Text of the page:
Of the myriad dark unpleasantries surrounding Senator Mike Duffy at the moment, it's a bit odd that one of the most critical underlying questions about the man seems to have largely escaped discussion.
Namely: what's a CTV talking-head even doing in politics in the first place?
The Canadian press, ostensibly, is a neutral instrument of public service that covers politics but does not covet it. On the contrary, if anything, we expect our reporters, editors, producers, and pundits to be turned off by the whole mess, since a mild distaste (or at least distrust) for their subject matter is what helps motivate coverage that's adversarial, skeptical, and suspicious towards the behaviour of folks known for, shall we say, a somewhat relaxed attitude towards truth and accountability.
In modern Canada, alas, that critical detachment between press and politics -- the notion that these two worlds are incurably hostile parties locked in existential opposition -- seems to be steadily eroding, as notables on both sides make peace in a cozy truce. Because political journalism and politics itself are professions broadly "about" the same things, the trades are increasingly assumed to be a great deal more interchangeable than they probably are. The result is a line separating present-day commentator from future commentee that's getting pretty darn blurry.
According to the Senate's online membership directory, there are currently over half a dozen senators listing their prior occupation as "journalist," "columnist," "reporter," or some such, a list that includes not only the embattled Mr. Duffy and his equally embattled CTV colleague Pamela Wallin, but also former Montreal Gazette editor Joan Fraser, ex-CBC VP Marie Charette-Poulin, and two-time National Post columnist Linda Frum (of those Frums, yes).
The House journalist caucus, meanwhile, is well over a dozen strong, and includes luminaries such as veteran CBC reporter Peter Kent, ex-National Postie John Williamson, and the recently-elected Alberta commentatress Joan Crockatt née, Calgary Hearald.
Political sinecures for journalists are no less abundant. The lieutenant governor of Ontario is a former broadcaster, so is the lt-gov of Prince Edward Island (he once worked with a certain M. Duffy, curiously enough). The last two governor generals of Canada were former CBC hosts, while Prime Minister Harper has routinely hired newspaper columnists to serve as spokesmen.
In my own dreary province, the former anchorwoman of the 6 o'clock news currently works as a full-time PR shill for the Premier, while the guy who used to tell us how to avoid scams at the supermarket enjoyed a brief stint as her press secretary. I imagine your province is no less ripe with examples of its own.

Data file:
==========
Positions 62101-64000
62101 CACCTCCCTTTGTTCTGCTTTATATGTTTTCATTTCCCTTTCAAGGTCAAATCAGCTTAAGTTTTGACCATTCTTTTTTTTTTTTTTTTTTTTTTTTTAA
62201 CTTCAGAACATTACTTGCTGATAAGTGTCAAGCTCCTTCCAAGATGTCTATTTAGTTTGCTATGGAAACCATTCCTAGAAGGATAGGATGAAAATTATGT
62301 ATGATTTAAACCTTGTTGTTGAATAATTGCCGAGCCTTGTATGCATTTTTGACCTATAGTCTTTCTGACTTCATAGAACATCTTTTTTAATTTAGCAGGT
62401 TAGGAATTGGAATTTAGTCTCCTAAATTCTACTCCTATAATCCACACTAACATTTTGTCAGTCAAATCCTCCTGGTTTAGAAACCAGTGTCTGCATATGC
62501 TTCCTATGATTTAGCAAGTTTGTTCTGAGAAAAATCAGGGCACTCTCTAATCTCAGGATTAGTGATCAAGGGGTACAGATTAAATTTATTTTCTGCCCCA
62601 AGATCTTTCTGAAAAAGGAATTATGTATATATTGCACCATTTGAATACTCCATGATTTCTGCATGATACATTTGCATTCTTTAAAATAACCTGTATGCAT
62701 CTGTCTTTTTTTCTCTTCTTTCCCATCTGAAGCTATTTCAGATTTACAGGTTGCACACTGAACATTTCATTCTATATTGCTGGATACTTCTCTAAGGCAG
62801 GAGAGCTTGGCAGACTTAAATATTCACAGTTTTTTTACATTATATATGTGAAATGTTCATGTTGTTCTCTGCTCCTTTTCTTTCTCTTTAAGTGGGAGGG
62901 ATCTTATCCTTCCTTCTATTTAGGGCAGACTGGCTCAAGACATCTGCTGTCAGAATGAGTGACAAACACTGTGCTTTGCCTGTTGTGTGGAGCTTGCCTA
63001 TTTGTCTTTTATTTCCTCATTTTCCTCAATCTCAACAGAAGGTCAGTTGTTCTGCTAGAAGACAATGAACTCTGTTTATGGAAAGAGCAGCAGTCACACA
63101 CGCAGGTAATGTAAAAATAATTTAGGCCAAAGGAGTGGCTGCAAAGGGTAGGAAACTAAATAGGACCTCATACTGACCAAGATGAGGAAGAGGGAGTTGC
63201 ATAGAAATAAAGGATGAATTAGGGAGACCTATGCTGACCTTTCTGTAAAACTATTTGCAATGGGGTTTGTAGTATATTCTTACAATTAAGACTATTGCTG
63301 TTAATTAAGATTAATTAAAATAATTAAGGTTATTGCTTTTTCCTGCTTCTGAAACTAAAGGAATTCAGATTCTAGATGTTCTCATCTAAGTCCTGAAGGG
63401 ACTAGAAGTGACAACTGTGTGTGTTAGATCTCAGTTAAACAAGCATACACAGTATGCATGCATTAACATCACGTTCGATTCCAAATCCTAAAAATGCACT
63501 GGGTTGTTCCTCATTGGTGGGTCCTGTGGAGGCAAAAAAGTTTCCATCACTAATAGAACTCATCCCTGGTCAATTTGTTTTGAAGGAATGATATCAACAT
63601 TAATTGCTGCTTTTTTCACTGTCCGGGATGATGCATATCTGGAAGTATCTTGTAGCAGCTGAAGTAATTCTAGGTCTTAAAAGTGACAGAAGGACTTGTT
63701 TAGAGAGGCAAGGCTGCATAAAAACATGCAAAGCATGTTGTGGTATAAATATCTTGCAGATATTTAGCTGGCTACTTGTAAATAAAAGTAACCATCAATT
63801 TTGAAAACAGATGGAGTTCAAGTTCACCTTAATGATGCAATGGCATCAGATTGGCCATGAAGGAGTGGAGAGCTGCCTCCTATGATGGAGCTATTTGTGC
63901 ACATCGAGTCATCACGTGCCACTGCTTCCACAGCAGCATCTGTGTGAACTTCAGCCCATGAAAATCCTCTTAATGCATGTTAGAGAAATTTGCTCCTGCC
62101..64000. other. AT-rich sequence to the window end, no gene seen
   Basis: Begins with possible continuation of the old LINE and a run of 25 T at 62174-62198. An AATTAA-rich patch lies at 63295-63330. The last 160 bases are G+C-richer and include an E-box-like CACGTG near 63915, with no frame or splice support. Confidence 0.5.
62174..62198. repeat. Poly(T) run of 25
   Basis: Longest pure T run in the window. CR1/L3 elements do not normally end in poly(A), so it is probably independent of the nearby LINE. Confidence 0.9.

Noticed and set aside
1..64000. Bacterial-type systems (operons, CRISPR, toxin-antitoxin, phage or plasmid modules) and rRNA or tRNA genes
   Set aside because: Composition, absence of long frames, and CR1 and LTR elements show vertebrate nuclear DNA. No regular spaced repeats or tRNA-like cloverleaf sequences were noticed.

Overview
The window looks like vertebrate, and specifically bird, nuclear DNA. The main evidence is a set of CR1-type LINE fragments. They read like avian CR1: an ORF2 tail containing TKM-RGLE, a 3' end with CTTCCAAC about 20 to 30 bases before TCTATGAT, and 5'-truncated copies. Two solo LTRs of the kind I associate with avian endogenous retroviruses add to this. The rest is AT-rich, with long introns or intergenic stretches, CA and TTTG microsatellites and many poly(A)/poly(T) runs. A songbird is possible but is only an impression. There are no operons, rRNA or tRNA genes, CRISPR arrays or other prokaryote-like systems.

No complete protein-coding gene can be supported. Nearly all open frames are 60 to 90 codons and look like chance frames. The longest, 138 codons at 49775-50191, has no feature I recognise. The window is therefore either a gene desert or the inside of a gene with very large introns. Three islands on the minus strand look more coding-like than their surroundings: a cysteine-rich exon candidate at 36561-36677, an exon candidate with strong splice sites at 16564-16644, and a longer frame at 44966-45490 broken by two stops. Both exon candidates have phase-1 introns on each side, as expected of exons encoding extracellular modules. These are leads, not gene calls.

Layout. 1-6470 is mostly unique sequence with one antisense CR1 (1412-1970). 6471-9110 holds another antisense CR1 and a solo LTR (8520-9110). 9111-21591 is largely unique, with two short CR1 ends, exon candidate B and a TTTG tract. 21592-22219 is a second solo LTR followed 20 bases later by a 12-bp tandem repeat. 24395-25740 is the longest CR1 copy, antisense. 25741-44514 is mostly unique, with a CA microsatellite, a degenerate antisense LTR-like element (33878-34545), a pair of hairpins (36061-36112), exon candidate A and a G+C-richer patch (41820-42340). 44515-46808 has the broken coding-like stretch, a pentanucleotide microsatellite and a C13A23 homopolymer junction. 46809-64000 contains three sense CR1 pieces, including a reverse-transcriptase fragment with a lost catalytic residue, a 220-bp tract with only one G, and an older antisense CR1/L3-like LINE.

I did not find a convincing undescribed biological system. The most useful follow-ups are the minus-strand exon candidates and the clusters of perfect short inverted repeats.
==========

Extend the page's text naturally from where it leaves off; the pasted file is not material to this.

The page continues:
Now obviously some cross-pollination between the realms of media and government is natural, and easily justified. Both professions do require a host of similar talents -- language skills, poise, and whatnot -- and lazy men in small capitals will always have a bias towards hiring the nearby and familiar, which in Ottawa frequently means poaching from the press. It's also hardly unforgivable for a media guy who's spent decades dishing dirt on dopey politicos to make a mid-life career swap simply to prove that yes, I could do better.
But all that being said, conflicts of interests are still ultimately as much about appearance as action, and few appearances are more symbolically disheartening than the seemingly boundless supply of career curiosity members of our country's supposedly most objective profession routinely on display for its most shamelessly dishonest.
A Canadian journalism scene that's abandoned any taboo and withheld any judgement from contemporaries who use a career of fact-based reportage and analysis as a springboard to the world of ideological hackery and partisan spin is, by definition, one that's ceased to value the former. And the fruits reaped are well-known -- hyper partisan pundits, ideologically motivated reporting, philosophically segregated editorial pages, and dogmatically divided audiences. In an era where journalists see no problem sitting in Parliament, don't be surprised if the press comes to resemble Question Period.
It's a tragedy because, as usual, it's the public interest that suffers the most from the vanity of the elite. Our desire to hear the unvarnished truth from those we trust (and pay) to provide it should never be subordinate to a reporter's quest for a favourable letter of reference. Yet at a time when so many journalists are clearly pondering political futures, there's now little excuse for not harbouring conspiratorial suspicions as we read and watch them.
Has reporter so-and-so stopped pursuing the prime minister quite so vigorously because he's pining for a patronage plum? Is columnist X hesitant to speak ill of the opposition leader lest he not sign her nomination forms someday?
In an era of declining political participation, declining political literacy, declining political interest, and declining political... well, everything among the broader public, there's a related concern to be raised about a society in which more and more obligations of citizenship are getting delegated to a narrower and narrower clique of geeks who still care. That, in a sense, seems to have been at least one root of the Duffy downfall; his interest in politics was taken as qualification for actually practicing it, though it should now hopefully be abundantly clear that skill in the one realm does not correlate with talents in the other.
From the perspective of any political wannabes in the press, that might be the most chilling lesson of all.